(Henry Holt & Company, 2008)
Hosted by Lynne at Dovegreyreader
Newly arrived to the countryside, William Heath, his wife, and two daughters appear the picture of a devoted family. But when accusations of embezzlement spur William to commit an unthinkable crime, those who witnessed this affectionate, attentive father go about his routine of work and family must reconcile action with character. A doctor who has cared for one daughter, encouraging her trust, examines the finer details of his brief interactions with William, searching for clues that might penetrate the mystery of his motivation. Meanwhile the other daughter’s teacher grapples with guilt over a moment when fate wove her into a succession of events that will haunt her dreams. A supreme literary achievement, The Boys in the Trees offers a chilling story that swells with acutely observed emotion and humanity.
May 9th 2010
A Short Gentleman by Jon Canter
Hosted by Kirsty at Other Stories
When Robert Purcell, aged eight, read his father’s entry in Who’s Who, he saw his own life unfolding before him. Like his father, he’d get a first in Law, then enjoy a distinguished career as a barrister and a judge. For a long time, everything went to plan. Then his life fell apart. He committed a crime. He went to prison. Now he’s out, his wife has told him to write an account of who he is and why he is who he is. What drove him to his crime?To an English gentleman who loathes the confessional culture such emotional striptease is torture. Nevertheless, “A Short Gentleman” is that confession. An intellectual giant but an emotional pygmy, Robert struggles to come to terms with the forces that brought him down: Elizabeth, the wife who wanted him to change, Judy Page, the ex-girlfriend who came back to haunt him, Pilkington, the childhood bully who grew into an adult bully, Mike Bell, the old friend Robert was always happy to patronise. Finally, there’s his father, who proved, at the end of his life, not to be the man Robert thought he was. Despite everything, Robert remains heroically determined to carry on being the same magnificently pompous and self-righteous man he always was, utterly resistant to therapy, change and the emotional demands of the opposite sex.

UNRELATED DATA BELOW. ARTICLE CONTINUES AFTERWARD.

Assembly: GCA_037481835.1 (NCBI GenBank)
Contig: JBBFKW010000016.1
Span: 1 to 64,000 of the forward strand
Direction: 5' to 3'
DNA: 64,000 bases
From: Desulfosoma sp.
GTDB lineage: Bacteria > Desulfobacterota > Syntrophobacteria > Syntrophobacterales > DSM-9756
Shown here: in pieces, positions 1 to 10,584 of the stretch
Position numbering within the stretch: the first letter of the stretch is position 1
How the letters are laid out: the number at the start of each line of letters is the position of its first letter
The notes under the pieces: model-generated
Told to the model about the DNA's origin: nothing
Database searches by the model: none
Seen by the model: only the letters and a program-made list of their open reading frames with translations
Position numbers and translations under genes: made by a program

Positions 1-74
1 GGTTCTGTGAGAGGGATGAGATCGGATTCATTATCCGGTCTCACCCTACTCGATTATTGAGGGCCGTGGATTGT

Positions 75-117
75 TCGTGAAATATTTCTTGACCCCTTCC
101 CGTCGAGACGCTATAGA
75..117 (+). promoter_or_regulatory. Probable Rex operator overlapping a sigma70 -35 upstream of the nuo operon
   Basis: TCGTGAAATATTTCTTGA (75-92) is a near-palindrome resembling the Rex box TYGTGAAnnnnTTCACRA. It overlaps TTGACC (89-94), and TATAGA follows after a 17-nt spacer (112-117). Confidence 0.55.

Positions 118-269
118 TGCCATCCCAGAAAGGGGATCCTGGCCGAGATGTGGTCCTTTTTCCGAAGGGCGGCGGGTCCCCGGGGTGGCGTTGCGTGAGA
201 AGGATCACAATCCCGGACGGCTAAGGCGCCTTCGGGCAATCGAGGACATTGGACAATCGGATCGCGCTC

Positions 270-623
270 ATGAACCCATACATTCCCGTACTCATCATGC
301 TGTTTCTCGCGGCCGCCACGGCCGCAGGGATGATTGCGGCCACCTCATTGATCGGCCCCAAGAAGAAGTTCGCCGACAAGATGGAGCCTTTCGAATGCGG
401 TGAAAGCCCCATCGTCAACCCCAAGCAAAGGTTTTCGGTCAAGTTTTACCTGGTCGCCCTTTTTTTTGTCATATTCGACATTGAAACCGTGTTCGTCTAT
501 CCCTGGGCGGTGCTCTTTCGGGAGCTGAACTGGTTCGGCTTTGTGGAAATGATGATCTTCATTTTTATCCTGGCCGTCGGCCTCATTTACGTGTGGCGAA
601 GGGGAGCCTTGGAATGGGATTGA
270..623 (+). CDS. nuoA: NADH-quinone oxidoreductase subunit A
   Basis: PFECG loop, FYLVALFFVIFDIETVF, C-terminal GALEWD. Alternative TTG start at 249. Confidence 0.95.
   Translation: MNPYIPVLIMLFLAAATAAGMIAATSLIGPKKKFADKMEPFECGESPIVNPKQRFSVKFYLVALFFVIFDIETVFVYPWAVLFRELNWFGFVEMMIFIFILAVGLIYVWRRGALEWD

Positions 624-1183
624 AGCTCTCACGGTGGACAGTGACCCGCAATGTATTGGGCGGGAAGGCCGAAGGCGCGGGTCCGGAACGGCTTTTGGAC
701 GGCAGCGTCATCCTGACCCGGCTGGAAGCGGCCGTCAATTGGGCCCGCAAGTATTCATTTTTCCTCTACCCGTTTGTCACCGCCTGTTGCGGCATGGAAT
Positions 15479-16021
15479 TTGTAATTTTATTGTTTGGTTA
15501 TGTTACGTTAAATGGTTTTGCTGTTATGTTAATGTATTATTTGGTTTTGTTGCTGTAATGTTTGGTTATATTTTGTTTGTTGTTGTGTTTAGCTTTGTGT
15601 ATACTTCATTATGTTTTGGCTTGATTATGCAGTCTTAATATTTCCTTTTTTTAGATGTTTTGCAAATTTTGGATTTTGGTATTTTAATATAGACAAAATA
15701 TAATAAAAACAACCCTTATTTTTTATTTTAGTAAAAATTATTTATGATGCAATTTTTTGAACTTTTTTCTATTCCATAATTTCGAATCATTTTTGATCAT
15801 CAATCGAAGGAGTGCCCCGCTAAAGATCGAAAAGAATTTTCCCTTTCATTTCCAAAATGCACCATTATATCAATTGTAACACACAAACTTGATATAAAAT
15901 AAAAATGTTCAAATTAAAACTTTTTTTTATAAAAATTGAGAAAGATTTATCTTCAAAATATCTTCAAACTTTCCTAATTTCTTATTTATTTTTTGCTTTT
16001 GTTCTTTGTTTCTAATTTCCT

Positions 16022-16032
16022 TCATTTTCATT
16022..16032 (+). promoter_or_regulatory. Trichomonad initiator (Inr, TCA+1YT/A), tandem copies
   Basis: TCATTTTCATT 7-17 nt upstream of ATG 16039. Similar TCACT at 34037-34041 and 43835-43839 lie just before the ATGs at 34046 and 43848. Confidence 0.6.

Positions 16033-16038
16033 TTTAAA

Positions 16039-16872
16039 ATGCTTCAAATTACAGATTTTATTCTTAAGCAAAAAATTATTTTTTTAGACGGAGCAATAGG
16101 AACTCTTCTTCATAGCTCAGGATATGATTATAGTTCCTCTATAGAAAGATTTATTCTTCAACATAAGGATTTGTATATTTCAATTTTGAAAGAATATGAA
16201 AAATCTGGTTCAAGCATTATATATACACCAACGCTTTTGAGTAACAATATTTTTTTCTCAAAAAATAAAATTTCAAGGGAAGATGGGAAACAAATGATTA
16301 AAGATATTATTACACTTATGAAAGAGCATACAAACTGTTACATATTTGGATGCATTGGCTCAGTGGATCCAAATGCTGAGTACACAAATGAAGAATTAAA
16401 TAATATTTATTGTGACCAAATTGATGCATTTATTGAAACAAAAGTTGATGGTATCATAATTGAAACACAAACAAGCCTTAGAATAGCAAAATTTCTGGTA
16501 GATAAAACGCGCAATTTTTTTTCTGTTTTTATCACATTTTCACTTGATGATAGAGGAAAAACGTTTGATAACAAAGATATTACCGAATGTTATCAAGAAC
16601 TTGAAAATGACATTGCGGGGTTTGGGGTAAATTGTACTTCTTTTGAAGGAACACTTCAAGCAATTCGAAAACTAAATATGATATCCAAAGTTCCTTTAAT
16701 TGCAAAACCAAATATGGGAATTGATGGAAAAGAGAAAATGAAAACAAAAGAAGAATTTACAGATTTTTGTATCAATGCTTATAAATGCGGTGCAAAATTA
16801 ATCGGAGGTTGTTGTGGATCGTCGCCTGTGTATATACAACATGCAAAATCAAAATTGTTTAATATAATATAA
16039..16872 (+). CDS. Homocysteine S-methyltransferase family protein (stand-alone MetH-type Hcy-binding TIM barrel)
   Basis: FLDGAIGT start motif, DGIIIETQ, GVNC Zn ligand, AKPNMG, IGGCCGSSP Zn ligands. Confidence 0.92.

May 23rd 2010
Fledgling by Octavia E. Butler
Hosted by Kim of Reading Matters
Shori is a mystery. Found alone in the woods, she appears to be a little black girl with traumatic amnesia and near-fatal wounds. But Shori is a 53-year-old vampire with a ravenous hunger for blood, the lost child of an ancient species of near-immortals who live in dark symbiosis with humanity. Genetically modified to be able to walk in daylight, Shori now becomes the target of a vast plot to destroy her and her kind. And in the final apocalyptic battle, her survival will depend on whether all humans are bigots — or all bigots are human…
So there you have it, that was the first ever selection of the Not The TV Book Group!